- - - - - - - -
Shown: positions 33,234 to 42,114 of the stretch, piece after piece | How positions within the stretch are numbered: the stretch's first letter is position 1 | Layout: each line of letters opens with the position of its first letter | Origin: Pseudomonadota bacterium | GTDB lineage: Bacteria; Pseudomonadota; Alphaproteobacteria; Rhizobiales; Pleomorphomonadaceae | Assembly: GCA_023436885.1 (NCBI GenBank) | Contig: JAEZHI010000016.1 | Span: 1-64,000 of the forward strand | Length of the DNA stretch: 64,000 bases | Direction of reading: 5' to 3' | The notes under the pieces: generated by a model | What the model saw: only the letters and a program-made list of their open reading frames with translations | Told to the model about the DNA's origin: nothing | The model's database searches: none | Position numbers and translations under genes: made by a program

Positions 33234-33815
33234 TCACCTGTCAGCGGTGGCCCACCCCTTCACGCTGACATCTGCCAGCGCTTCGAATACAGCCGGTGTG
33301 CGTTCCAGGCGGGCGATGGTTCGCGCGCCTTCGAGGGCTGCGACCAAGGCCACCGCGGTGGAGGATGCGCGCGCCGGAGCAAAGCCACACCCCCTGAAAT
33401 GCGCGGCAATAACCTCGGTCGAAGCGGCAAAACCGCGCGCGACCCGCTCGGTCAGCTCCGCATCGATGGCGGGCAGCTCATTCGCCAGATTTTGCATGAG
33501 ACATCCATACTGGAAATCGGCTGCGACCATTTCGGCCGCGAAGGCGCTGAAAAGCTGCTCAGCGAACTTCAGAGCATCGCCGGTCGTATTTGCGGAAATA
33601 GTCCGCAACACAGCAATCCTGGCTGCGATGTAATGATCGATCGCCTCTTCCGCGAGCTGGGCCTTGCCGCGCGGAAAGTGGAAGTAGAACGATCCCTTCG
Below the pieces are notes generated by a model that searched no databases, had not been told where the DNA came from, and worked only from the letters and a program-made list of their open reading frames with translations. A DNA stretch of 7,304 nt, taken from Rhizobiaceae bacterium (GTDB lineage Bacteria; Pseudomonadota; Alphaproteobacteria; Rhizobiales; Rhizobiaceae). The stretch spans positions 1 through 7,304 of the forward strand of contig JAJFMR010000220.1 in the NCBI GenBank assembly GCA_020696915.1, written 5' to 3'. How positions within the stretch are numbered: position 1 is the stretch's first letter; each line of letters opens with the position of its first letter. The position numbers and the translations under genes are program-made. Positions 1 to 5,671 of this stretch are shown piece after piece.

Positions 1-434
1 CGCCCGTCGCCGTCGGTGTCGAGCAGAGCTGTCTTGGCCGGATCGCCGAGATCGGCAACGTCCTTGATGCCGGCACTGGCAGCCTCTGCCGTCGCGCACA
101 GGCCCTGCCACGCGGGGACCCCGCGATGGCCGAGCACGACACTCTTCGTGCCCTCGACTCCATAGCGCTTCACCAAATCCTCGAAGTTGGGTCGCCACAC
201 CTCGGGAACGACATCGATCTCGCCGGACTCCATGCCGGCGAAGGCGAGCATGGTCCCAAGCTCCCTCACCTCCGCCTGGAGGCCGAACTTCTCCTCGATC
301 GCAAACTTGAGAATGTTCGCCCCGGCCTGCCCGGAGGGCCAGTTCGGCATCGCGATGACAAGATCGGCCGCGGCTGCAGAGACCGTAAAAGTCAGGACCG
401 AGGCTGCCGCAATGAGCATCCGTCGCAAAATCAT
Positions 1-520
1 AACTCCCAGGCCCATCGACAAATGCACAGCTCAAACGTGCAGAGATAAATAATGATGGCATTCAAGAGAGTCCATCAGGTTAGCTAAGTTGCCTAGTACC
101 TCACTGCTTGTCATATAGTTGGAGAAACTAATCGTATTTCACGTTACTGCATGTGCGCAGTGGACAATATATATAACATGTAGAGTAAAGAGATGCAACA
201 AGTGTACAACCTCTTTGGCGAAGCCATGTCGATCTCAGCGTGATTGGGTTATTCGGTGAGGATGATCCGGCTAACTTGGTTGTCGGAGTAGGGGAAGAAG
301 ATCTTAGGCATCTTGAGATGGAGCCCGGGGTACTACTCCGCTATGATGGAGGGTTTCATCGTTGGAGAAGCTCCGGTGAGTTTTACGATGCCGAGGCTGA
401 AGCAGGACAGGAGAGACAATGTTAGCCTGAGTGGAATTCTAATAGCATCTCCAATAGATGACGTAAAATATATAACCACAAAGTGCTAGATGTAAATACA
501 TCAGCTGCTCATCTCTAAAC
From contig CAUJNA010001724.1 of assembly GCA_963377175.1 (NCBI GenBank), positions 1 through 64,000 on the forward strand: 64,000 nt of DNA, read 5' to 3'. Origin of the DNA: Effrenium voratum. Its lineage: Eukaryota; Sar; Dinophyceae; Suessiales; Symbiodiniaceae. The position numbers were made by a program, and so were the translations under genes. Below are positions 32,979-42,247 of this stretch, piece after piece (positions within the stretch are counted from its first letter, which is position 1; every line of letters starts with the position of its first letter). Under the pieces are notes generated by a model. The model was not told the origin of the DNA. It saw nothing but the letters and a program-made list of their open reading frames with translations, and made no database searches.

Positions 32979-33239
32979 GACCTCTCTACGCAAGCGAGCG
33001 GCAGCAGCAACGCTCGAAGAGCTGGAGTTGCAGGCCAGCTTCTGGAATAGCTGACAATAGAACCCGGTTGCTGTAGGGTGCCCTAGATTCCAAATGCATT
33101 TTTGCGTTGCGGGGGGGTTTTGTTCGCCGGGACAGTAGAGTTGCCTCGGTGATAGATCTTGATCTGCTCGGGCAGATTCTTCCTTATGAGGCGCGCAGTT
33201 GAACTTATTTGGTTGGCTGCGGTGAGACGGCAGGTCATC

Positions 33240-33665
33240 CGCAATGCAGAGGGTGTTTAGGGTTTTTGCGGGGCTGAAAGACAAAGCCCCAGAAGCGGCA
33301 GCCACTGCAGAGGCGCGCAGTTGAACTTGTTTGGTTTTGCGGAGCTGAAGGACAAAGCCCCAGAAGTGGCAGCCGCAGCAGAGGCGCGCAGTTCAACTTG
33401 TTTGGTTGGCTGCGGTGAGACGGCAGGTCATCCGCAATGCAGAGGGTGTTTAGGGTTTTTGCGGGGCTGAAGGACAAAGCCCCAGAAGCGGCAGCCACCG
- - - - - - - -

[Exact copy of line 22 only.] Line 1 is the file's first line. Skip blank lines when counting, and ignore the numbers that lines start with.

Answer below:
From contig CAUJNA010001724.1 of assembly GCA_963377175.1 (NCBI GenBank), positions 1 through 64,000 on the forward strand: 64,000 nt of DNA, read 5' to 3'. Origin of the DNA: Effrenium voratum. Its lineage: Eukaryota; Sar; Dinophyceae; Suessiales; Symbiodiniaceae. The position numbers were made by a program, and so were the translations under genes. Below are positions 32,979-42,247 of this stretch, piece after piece (positions within the stretch are counted from its first letter, which is position 1; every line of letters starts with the position of its first letter). Under the pieces are notes generated by a model. The model was not told the origin of the DNA. It saw nothing but the letters and a program-made list of their open reading frames with translations, and made no database searches.